Welcoming a child into your home though foster care or adoption can be exciting, but it's also a challenging time. However, there are several things you can do to help make the transition smoother for the new child and your family. Check out these tips from Trey Rabun, Amara's Family Outreach Specialist and a Gays With Kids' Expert on foster-adopt.
1. Plan a Transition
If applicable, have a gradual transition from the child's current placement to your home. Start with day visits, increase to overnight visits, and then move the child permanently into your home. The hope is to transfer the attachment/bond from the current caregiver to the new one. Having a transition also allows for contact with the pervious caregiver which gets you access to valuable information about the child's likes and dislikes, their sleep and feeding schedule, and toiletries (soap, lotion, etc.) used so you recreate the same smells and scents in your home. The goal is to create a similar routine and schedule in your home to minimize the level of change being experienced by the child.
2. Be Flexible
Your family will be going through a lot of change in the first few days, weeks, and months so it's natural that things won't always go to plan…and that's o.k.! In the first few days keep things simple and set rules only around respect and safety, and overtime slowly add more expectations around the child's behaviors and rules in the home. Remember everything to the child is "new" and it will take some time for them to start feeling comfortable and secure in your home.
3. Be Open to Learning
Most foster and adopted children have experienced some level of trauma. This often requires new ways of thinking about parenting and discipline. For example, the traditional parenting method of Time-Outs can often exacerbate feelings of rejection and abandonment in vulnerable children. However, Time-Ins are a great alternative to use when dealing with undesirable behaviors.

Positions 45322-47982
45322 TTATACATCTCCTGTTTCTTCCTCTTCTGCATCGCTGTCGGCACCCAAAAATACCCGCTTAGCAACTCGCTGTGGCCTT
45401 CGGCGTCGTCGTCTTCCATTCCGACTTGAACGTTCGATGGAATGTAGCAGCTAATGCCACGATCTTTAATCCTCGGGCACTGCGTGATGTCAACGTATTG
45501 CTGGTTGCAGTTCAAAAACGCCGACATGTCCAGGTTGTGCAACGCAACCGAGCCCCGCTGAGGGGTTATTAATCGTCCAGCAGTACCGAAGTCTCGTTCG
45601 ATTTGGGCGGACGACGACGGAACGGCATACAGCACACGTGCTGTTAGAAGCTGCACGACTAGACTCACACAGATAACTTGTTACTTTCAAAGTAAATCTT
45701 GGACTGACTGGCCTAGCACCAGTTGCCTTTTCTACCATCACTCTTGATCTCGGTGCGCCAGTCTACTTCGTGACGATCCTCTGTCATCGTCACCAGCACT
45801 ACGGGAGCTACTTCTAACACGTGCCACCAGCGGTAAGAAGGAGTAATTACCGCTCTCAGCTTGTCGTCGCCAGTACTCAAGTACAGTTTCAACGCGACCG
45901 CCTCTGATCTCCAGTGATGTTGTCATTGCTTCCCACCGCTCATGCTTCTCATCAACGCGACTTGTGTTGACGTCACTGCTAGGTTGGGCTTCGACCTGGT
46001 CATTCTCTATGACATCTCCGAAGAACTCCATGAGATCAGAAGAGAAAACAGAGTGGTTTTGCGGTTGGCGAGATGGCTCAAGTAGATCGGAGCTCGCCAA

4. Take Into Account a Child's Thoughts and Opinions
For older children, letting them have some ownership in the move is a good way to help minimize the stress of a transition. The extent of the child's involvement will range depending on their age, but for an elementary aged child you can, for example, take them to the store and allow them to pick out their new sheets and blankets with their favorite cartoon character. You can also ask what their favorite foods are and have them stocked up on the child's first day in the home. For a teenager, have frequent check-ins around how they are feeling and make changes to the transition plan (either slow down or speed up) based on their comfort with the pace of the transition.
5. Create a Support Network
Becoming a foster or adoptive parent has its unique joys and challenges, and talking to other families going through the same experiences can be a great resource. Join the support group at your agency or create a parenting group in your neighborhood for other foster and adoptive families. Your friends and families will be a wonderful support system too, but being in a room of other parents who share the same feelings of joy, excitement, angst, and frustration will be invaluable!
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